This Monday, New York State Assembly Member Phil Steck (D-Colonie) introduced legislation aimed at curtailing the State Liquor Authority’s reach into other states. Assembly Bill 5920, co-sponsored by Assembly Member Dan Quart (D-New York City), would expressly prohibit the Liquor Authority ("NYSLA") from penalizing licensees for violating the laws of other states, unless the conduct in question (1) is a violation of the New York alcoholic beverage control law or (2) has resulted in a criminal conviction in another state.
A. 5920 was precipitated by recent NYSLA enforcement actions penalizing direct shipments of wine to consumers outside New York. The most notable of these, of course, is the ongoing Empire Wine litigation. On August 1, 2014, NYSLA charged Albany wine store Empire Wine ("Empire") with “improperly” shipping wine directly to consumers in 16 other states. The notice of pleading alleged that one of Empire’s shipments violated Alabama law. This case highlights the problems that can arise when laws and protocols fail to keep pace with technological development and changes in consumer behavior. The Internet has the potential to expand choice and enhance the convenience of wine shopping, but not without the right regulatory framework.
Empire sued NYSLA in state court before an administrative hearing could take place, claiming that the agency's actions violated the Commerce Clause and exceeded its authority, and that the state regulation relied on by NYSLA in prosecuting out-of-state shipments is unconstitutionally vague. Empire’s lawsuit was dismissed as premature, and NYSLA’s revocation hearing was rescheduled. The revocation proceedings were soon derailed when Empire and NYSLA butted heads regarding witnesses and Empire sued the agency under the Freedom of Information Law. It is no wonder that this administrative and judicial quagmire led to legislative action.
The bill justification for A. 5920 reads in part:
The State Liquor Authority has fined, and could suspend, revoke or cancel the license of small businesses for "improper conduct" due to online, direct to consumer interstate wine shipments to state(s) that may have laws restricting such sales and shipments. It is concerning that the State Liquor Authority (SLA) is conducting enforcement activity on behalf of other states, when these states have not requested their enforcement or intervention, nor has the New York merchant been found to have violated the law of those states. . . .
Current law authorizes NYSLA “to revoke, cancel or suspend for cause” licenses issued pursuant to the ABC Law. [N.Y. A.B.C. Law § 17(3).] A. 5920 would, as explained above, prohibit NYSLA from penalizing licensees for violating another state’s law unless the underlying conduct also violates New York law or has resulted in a criminal conviction in the other state. It provides, in relevant part:
The liquor authority shall not have the power to revoke, cancel, or suspend any license or impose any civil penalty against any holder of a license or permit based upon conduct which the authority determines to be in violation of the laws of another state, unless such conduct independently violates a specific provision of this chapter, or unless due process of law has been provided by authorities of competent jurisdiction in such other state and the licensee or permittee is found guilty by such authorities of violating such state's laws.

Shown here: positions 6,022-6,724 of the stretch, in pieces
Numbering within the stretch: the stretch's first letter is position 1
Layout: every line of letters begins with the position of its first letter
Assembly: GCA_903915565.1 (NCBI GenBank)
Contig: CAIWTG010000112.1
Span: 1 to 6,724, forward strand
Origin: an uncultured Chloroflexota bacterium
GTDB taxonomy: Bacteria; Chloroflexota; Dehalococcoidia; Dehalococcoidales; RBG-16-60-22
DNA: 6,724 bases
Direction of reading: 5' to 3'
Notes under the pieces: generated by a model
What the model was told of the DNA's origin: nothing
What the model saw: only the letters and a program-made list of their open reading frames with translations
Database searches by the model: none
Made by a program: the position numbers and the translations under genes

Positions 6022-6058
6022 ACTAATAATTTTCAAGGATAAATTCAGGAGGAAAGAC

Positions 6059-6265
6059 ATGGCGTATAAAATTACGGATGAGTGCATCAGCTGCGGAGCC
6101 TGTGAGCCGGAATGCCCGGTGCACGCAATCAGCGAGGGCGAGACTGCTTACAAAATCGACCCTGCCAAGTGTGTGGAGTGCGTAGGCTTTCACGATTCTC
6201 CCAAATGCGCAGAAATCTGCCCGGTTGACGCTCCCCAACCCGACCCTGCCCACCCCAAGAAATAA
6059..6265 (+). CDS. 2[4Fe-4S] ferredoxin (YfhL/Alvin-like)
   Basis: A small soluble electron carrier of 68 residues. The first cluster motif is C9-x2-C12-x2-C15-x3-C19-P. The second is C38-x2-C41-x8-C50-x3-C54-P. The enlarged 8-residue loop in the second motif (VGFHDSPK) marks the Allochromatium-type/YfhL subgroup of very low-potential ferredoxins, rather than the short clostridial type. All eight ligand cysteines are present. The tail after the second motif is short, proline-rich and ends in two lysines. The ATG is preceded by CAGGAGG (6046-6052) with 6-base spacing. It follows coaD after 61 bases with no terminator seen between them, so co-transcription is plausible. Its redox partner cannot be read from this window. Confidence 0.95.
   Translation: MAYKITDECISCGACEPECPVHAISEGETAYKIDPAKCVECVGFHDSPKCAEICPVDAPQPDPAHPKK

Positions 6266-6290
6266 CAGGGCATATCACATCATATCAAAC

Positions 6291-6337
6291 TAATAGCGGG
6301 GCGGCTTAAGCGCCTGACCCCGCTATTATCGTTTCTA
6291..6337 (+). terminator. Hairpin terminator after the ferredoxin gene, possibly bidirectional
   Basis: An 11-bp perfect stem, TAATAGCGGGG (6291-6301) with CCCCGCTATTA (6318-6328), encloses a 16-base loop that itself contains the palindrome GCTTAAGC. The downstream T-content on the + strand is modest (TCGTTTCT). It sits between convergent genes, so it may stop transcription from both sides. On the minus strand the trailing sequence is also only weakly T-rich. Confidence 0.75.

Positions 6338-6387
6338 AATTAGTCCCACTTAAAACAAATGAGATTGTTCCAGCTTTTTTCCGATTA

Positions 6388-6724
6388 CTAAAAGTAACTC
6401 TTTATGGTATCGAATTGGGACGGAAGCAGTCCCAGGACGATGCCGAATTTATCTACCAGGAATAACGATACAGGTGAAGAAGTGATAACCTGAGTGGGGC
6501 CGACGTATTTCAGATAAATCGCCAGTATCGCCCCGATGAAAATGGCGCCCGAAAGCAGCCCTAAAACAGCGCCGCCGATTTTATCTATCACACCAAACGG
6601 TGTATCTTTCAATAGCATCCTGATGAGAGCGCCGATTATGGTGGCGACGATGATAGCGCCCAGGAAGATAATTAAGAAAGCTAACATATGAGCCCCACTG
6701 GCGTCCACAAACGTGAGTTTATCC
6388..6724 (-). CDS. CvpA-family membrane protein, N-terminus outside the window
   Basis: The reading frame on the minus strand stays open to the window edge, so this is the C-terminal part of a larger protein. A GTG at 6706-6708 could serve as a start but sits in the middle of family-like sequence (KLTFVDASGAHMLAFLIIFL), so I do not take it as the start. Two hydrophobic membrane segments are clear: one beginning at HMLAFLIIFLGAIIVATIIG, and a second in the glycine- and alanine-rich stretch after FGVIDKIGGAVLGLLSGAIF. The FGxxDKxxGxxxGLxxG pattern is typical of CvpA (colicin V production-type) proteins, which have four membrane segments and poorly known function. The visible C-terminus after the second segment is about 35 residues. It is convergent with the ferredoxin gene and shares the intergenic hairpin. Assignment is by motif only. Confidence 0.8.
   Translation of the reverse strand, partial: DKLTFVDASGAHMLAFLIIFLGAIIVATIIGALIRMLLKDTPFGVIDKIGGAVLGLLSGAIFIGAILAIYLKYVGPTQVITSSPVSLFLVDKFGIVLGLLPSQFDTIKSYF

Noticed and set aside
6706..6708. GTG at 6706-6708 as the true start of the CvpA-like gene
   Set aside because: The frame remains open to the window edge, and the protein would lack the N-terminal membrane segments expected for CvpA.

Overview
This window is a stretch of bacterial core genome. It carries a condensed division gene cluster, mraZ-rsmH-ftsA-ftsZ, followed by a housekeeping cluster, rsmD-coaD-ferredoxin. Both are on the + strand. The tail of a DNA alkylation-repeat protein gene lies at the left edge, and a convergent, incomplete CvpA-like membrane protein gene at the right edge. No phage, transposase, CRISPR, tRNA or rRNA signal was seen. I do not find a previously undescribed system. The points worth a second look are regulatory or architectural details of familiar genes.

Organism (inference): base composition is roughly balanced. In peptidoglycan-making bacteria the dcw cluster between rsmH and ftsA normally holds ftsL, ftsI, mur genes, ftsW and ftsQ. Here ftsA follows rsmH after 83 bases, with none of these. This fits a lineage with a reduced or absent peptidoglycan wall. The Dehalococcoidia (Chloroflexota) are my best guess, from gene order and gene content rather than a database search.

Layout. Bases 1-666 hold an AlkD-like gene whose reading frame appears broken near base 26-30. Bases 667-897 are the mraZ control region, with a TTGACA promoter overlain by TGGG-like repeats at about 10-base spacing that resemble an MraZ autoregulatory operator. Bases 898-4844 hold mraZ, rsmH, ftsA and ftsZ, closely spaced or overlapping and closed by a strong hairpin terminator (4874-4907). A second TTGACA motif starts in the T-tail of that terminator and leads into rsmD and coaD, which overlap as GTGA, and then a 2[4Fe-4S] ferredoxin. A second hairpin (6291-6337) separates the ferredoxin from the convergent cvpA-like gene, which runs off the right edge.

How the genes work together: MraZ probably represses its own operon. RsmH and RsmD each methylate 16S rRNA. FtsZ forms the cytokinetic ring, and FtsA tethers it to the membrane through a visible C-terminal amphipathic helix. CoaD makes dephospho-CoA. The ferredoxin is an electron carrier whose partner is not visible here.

To avoid confusion, the bill also provides:
"for cause" shall not include conduct which the authority determines to be in violation of the laws of another state, unless:
a. Such conduct independently violates a specific provision of this chapter; or
b. Due process of law has been provided to the licensee or permittee by authorities of competent jurisdiction in such other state and the licensee or permittee and such licensee or permittee has exhausted its due process rights according to such state's laws.
Clearly, the bill is intended to prevent a repeat of the Empire Wine saga, but without data on the number of enforcement actions rooted in violation of other states’ laws, it is unclear what impact it would have in practice beyond increasing out-of-state, direct-to-consumer alcohol shipments. Furthermore, NYSLA Chairman Dennis Rosen, who steadfastly defended the action against Empire, allegedly acknowledged that the agency would not prosecute every violation. Presumably, then, NYSLA’s conduct has not deterred all retailers from serving out-of-state customers.
Perhaps A. 5920 creates more questions than it answers. Is this bill a harbinger of comprehensive legislative reform, or is it a quick fix for a very concrete problem? Will Assemblyman Steck become a champion of the state’s wine industry? What does this mean for the “for cause” standard? Will “for cause” be defined? Should it be? If it is defined for NYSLA, should it be defined for other agencies? Will NYSLA promulgate regulations expressly proscribing interstate shipments? When will interstate wine shipments have their day in court again, scrutinized with the high-power Commerce Clause lens of the judicial microscope?
A. 5920 is an important measure that is certainly worth watching. According to the Times Union, Steck is “close to securing a Senate sponsor” for the bill. I will continue to write about significant developments here.
 The references to due process and guilt indicate that a criminal conviction is required.